An Australian carpenter, Wayne Allan Dennert, has been convicted
of bullying his teenage apprentice, after charges were brought by
Worksafe Victoria under their health and safety legislation.
The bullying of the apprentice was particularly egregious,
a live mouse being put down the back of his shirt by an
being drenched with water, spat on, and having 'Liquid
Nails' squirted in his hair by an employee;
Dennert holding a rag doused in methylated spirits over his
mouth, holding hot drill saw bits to his bare skin, smearing
plaster across his face and into his eye and ear, and scraping
sandpaper across his face;
Dennert regularly calling him derogatory names and questioning
him about his sex life; and
Dennert taking his mobile phone and posting an inappropriate
sexual comment on his female friend's profile page and making
him believe Dennert had posted a comment on another female
The court decided that during the relevant period, Dennert had
engaged in workplace bullying and encouraged his employees to
participate in bullying behaviour. Dennert was convicted of failing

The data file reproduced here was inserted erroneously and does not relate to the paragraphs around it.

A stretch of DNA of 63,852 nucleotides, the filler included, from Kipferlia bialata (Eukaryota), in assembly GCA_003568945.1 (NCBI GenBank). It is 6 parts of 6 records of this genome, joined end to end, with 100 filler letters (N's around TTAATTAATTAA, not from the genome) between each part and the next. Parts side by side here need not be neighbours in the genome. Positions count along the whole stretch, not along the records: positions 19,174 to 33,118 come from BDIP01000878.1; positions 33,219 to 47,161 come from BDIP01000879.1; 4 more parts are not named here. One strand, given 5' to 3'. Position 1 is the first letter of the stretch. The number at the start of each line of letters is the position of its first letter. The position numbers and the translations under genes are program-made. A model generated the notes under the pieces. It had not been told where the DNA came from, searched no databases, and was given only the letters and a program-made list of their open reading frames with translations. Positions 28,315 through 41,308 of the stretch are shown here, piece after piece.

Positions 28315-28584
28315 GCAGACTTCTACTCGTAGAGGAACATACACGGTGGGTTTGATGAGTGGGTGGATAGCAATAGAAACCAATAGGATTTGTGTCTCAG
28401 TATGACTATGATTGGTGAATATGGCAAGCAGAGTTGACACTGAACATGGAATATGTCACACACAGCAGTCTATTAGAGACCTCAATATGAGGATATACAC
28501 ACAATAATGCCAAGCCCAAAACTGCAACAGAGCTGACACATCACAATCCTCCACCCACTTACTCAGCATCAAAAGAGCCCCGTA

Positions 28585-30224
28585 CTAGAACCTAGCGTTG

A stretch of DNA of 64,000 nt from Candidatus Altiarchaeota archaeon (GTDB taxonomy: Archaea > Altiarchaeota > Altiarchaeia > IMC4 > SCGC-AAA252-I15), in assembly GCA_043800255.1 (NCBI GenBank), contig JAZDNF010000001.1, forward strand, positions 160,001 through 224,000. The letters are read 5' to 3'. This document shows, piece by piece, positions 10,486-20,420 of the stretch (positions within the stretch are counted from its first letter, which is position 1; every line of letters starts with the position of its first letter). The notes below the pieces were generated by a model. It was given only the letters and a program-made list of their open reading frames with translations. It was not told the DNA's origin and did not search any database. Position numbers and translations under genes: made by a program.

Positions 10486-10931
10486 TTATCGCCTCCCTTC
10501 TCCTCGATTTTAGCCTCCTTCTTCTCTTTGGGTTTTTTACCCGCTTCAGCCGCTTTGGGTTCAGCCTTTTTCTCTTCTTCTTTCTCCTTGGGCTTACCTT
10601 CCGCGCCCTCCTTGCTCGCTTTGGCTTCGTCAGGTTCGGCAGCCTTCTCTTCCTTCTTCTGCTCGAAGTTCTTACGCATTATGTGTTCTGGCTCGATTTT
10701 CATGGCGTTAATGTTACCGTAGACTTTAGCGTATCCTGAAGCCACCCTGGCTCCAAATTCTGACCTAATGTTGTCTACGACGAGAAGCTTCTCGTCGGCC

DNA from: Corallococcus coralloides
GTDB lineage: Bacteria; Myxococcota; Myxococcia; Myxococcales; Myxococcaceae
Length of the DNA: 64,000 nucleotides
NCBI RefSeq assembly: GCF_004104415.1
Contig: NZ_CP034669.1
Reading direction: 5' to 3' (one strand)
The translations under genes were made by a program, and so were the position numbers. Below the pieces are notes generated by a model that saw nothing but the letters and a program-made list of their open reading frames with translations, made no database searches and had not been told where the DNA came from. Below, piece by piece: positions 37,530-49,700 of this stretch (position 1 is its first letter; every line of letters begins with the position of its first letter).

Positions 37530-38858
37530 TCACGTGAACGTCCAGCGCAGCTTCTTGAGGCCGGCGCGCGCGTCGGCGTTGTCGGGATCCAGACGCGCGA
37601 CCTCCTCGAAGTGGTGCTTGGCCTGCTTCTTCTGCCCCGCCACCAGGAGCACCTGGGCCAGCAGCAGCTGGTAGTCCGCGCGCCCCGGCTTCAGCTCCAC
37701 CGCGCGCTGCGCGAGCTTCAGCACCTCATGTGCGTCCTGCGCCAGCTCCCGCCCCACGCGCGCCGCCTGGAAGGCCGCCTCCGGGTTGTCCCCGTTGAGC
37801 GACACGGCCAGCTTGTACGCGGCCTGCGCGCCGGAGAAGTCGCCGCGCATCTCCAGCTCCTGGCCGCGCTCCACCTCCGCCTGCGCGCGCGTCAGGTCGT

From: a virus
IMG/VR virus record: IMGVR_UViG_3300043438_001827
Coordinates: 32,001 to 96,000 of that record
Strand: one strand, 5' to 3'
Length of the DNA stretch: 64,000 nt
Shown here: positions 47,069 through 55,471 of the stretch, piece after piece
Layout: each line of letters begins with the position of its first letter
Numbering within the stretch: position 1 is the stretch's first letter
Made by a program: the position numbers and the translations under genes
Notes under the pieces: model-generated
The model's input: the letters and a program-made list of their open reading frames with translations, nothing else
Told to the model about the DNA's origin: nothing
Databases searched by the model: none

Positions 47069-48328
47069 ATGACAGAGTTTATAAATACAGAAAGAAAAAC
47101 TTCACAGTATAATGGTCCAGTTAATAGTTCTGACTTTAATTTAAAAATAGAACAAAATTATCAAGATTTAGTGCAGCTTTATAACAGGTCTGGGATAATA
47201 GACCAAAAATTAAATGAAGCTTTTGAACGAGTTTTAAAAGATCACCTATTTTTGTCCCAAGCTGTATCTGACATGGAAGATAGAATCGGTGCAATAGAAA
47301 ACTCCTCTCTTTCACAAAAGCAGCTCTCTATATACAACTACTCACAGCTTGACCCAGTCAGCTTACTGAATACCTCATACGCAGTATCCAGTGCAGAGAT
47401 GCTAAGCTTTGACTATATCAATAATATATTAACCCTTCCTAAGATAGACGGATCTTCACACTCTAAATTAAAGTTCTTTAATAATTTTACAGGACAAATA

to provide a safe system of work and the necessary information,
instruction, training and supervision to employees in relation to
Dennert pleaded guilty and was sentenced to pay a fine of
$12,500 and costs of $757.71.
This case serves as an important reminder that health and safety
laws extend beyond the prevention of accidents in the workplace.
Bullying should be treated as any other workplace risk, and
measures should be put in place to eliminate the risk (including
training that bullying is not acceptable, and a complaint mechanism
to raise any bullying that is taking place) and to monitor the
workplace to ensure that bullying is not occurring.
The content of this article is intended to provide a general
guide to the subject matter. Specialist advice should be sought
about your specific circumstances.
To print this article, all you need is to be registered on Mondaq.com.
Click to Login as an existing user or Register so you can print this article.
The FWC upheld summary dismissal of a worker who tested positive for cannabis, despite being denied procedural fairness.
Some comments from our readers… “The articles are extremely timely and highly applicable” “I often find critical information not available elsewhere” “As in-house counsel, Mondaq’s service is of great value”
Register for Access and our Free Biweekly Alert for
This service is completely free. Access 250,000 archived articles from 100+ countries and get a personalised email twice a week covering developments (and yes, our lawyers like to think you’ve read our Disclaimer).